As a companion to our overview of the new JFR data adapter in binjr, here’s an illustration of how having good visualization options for the wall clock time component of method profiling events can help gain deeper insights out of a JFR profile, from a recent Real Life™ investigation.
In this example, we are faced with an application whose startup time increased dramatically following a migration of some pieces in the software stack, to the point of becoming unbearable.
It has been a pretty long time since we’ve added support for a new data source in binjr, but coming up in release 3.13 is something quite new indeed: support for recordings produced by JDK Flight Recorder (JFR, for short).
So what, exactly, is JFR? To quote Wikipedia:
JDK Flight Recorder is an event recorder built into the OpenJDK Java virtual machine. It can be thought of as the software equivalent of a Data Flight Recorder (Black Box) in a commercial aircraft. It captures information about the JVM itself, and the application running in the JVM. There is a wide variety of data captured, for example method profiling, allocation profiling and garbage collection related events. The technology was open sourced in 2018.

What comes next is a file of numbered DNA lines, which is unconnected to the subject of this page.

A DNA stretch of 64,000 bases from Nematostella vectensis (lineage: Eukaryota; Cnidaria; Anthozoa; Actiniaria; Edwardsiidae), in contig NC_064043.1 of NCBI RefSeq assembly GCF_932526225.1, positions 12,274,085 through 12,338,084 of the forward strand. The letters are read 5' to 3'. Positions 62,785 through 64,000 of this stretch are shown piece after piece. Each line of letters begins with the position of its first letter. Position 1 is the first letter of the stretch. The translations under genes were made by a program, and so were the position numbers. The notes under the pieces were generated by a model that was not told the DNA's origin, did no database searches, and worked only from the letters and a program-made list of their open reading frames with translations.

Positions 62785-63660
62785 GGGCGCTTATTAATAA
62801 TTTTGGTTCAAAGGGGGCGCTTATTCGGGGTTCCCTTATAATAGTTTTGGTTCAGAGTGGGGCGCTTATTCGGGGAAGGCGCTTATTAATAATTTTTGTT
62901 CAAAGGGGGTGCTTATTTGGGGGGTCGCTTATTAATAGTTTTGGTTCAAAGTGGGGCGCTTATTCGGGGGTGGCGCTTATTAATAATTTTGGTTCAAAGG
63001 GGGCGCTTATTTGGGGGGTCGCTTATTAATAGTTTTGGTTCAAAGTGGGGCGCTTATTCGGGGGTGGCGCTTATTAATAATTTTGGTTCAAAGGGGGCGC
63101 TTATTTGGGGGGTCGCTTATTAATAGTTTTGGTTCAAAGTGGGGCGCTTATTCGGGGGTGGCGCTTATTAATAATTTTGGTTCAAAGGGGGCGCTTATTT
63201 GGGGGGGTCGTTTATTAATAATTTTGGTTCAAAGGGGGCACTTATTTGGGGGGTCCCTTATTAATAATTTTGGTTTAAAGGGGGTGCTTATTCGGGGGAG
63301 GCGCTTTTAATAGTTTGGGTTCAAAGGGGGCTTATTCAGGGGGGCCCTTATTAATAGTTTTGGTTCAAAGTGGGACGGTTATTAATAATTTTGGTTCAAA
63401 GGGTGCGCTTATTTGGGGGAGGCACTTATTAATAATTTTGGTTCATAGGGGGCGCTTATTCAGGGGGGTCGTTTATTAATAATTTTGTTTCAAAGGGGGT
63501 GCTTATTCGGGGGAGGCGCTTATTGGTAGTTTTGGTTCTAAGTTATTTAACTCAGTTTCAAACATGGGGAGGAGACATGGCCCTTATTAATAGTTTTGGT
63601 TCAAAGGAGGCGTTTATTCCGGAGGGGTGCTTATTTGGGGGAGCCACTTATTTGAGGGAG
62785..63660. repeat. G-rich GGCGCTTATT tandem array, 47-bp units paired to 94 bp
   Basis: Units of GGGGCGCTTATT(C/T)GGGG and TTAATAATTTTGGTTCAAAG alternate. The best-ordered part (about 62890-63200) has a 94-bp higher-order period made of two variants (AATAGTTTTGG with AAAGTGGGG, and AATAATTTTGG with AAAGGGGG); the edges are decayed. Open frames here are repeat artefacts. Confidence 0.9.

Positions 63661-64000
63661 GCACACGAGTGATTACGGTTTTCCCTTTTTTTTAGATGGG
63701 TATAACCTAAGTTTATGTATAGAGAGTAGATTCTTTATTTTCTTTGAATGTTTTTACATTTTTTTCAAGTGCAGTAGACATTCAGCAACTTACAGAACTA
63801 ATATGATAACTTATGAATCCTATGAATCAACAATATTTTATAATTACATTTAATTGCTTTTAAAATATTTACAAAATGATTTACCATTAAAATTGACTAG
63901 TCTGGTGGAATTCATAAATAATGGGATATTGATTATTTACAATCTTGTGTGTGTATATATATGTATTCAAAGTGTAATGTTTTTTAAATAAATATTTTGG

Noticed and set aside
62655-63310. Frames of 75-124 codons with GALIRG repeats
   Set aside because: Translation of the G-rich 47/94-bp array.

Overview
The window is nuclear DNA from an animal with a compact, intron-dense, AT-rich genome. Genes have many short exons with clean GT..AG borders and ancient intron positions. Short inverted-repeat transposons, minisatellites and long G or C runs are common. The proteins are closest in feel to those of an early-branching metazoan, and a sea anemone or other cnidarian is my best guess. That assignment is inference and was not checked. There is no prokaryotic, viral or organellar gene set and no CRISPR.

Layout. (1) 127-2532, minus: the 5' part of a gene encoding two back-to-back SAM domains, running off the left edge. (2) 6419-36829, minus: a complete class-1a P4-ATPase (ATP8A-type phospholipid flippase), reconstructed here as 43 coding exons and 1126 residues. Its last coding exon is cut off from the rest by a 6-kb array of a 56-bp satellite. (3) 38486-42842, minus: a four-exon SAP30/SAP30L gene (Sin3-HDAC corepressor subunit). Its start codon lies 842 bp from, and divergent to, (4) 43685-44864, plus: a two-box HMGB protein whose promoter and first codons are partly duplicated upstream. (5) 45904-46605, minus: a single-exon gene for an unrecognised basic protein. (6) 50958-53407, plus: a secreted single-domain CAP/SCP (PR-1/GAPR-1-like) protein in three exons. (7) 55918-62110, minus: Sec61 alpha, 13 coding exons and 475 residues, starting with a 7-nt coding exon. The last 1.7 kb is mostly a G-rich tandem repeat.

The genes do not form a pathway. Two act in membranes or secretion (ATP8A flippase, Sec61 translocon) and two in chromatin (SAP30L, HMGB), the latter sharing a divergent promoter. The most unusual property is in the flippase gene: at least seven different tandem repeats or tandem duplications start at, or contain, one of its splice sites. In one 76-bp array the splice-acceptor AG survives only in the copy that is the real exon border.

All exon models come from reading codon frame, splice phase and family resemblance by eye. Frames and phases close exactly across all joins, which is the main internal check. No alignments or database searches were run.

Analysis and visualization of flight recordings are normally done using JDK Mission Control (JMC).
Every single event recorded by JFR naturally includes a timestamp, making it a pretty straight-forward source of data for binjr, one that can certainly benefit for the freeform navigation and dynamic view composition binjr allows.